DIN SPEC 10534: 2019-02. Food hygiene - Commercial dishwashing - Hygiene requirements and testing.
Test not accredited in our laboratory.
The standard DIN SPEC 10534 specifies the hygiene requirements related to the design, construction and operation of commercial dishwashing equipment used for cleaning wash ware that is used in contact with food, such as, crokery, glassware, cutlery, reusable boxes and similar items, used in kitchens, such as restaurants, canteens and hospitals, and in commercial companies as bakeries, butchers, etc. Household dishwashing equipment and sanitizing machines used to treat medical devices are excluded from the scope of this standard.
The standard DIN SPEC 10534 provides information on the requirements for commercial dishwashing equipment and describes methods for testing the hygienic performance of dishwashing equipment. The requirements to test the hygienic performance of a washing process are: a) The wash ware must be visually clean; b) The wash ware must be dry upon removal from the wash ware carriers, tolerating the remaining drops on the support points and the residual humidity inside the hollow items; c) The machine must achieve a level of disinfection performance in accordance with microbiological requirements.
Depending on the scope of application and the intended use there are different tests to evaluate the hygienic performance of a washing process. In our laboratory, only type tests are performed, the tests that must be carried out by manufacturers to verify that the dishwasher works in a hygienic way. For this, the client must send the dishwasher equipment to our laboratory and the test would be carried out with the detergent described by the standard. The different types of tests indicated by the standard are described below.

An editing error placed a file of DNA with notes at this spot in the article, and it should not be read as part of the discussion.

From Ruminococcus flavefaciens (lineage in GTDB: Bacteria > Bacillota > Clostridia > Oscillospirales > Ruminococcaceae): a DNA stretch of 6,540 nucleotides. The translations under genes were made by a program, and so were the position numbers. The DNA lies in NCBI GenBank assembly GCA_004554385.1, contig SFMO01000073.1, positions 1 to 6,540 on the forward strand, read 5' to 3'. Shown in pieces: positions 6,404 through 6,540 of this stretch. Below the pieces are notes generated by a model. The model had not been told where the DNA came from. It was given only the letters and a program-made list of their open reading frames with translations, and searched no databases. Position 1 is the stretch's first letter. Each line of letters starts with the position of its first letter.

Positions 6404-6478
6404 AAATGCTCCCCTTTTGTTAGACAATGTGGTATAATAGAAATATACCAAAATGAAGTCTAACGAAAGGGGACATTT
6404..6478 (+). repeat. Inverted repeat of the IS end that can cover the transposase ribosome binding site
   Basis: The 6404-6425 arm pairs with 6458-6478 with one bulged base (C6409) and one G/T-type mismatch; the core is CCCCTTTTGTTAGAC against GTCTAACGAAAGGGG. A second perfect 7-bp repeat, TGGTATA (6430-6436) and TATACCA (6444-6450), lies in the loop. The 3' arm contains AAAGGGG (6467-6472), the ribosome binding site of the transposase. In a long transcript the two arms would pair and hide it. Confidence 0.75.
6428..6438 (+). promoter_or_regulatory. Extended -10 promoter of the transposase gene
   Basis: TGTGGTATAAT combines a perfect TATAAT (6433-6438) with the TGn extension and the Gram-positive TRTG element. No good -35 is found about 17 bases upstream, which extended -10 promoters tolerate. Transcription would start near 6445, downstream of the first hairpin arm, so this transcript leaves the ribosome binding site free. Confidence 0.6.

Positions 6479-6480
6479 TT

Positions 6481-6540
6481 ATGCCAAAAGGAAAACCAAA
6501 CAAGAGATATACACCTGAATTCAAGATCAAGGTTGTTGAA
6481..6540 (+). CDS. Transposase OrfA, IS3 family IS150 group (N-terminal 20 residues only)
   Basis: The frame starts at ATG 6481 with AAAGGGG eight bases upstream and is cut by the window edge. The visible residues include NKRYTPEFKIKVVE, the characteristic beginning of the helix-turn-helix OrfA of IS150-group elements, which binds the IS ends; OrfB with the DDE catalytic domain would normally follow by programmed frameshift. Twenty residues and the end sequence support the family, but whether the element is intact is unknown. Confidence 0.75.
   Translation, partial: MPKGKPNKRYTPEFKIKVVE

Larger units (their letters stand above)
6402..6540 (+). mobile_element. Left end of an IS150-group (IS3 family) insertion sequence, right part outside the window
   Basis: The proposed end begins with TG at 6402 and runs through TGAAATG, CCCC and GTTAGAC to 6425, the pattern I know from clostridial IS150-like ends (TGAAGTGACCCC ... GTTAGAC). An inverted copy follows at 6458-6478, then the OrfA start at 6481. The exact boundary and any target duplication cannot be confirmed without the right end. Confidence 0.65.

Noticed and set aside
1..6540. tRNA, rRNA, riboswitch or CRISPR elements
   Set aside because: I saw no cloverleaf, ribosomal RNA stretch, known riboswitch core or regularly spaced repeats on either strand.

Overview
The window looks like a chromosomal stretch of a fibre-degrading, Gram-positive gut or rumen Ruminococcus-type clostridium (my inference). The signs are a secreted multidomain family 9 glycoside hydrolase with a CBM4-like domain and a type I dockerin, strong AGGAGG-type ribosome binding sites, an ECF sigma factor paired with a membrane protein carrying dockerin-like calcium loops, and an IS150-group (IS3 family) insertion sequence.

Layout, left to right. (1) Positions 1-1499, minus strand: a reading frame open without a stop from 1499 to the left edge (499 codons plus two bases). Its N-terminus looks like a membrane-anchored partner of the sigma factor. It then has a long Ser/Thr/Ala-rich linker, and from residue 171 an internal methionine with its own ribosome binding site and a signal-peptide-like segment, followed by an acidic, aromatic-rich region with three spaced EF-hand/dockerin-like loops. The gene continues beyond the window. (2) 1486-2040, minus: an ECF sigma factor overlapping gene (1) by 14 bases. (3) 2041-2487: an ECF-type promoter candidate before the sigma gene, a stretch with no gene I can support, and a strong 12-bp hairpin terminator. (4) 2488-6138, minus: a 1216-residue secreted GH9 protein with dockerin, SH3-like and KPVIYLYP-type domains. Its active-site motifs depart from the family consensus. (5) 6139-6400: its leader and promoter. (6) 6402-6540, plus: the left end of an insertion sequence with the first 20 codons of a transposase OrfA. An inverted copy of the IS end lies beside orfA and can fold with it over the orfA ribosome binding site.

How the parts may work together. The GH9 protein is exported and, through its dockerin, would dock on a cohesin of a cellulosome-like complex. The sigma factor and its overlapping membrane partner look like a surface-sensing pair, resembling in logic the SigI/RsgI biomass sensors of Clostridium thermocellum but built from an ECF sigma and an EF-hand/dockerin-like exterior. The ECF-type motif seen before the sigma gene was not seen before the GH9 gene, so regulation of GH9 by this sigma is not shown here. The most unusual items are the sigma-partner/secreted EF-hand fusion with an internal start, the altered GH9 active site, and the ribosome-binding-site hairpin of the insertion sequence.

1.-The type tests, which aim is to check the cleanliness and dryness by means of a visual inspection, to carry out the temperature control of the equipment and to analyze the reduction obtained after the process in the Enterococcus faecium bacteria on the test supports. The standard indicates that the type test can be carried out with different bioindicators (test objects contaminated with interfering substance and inoculated with the test bacteria), suitable for the main use of the dishwasher.
Thus, the test used to test the performance of commercial warewashers used mainly as dishwashing machines, to clean and disinfect crockery and cutlery, includes the evaluation of the cleaning and disinfection performance with stainless steel bioindicators contaminated with a specific inoculum of Enterococcus faecium in a medium of bovine albumin soil, mucin and starch, which are placed in 24 cm diameter plates or cutlery trays. To perform the assay with the bioindicators on the dishes, the rack for the dishes is completely filled according to the manufacturer's instructions and the bioindicators are fixed to the dishes using supports (one bioindicator per dish will be used). The number of dishes will depend on the load of the test dishwasher. To test with the bioindicators on the cutlery trays, load the cutlery tray of the commercial test dishwasher with three spoons, three forks and three knives in each compartment and placing a bioindicator between the cutlery in each container. 8 stainless steel bioindicators should be tested per cycle. The test is carried out using the shortest cycle program and using a reference detergent and rinse aid indicated by the standard. At the end of the cycle, new test bioindicators are placed up to 3 test cycles. Prior to microbiological examination of bioindicators, they should be visually inspected for cleanliness. The degree of dryness of the dishes and cutlery should also be recorded. In the plate test, 90% of the bioindicators should show a ≥ 5 log reduction and 10% should show at least a ≥ 4 log reduction in E. faecium titre. In the cutlery tray, 7 out of 8 bioindicators should show a ≥ 5 log reduction and 1 in 8 should show at least a ≥ 4 log reduction in E. faecium titre. If the test requirements are met, it can be concluded that other laundry items will also be cleaned and disinfected if properly placed.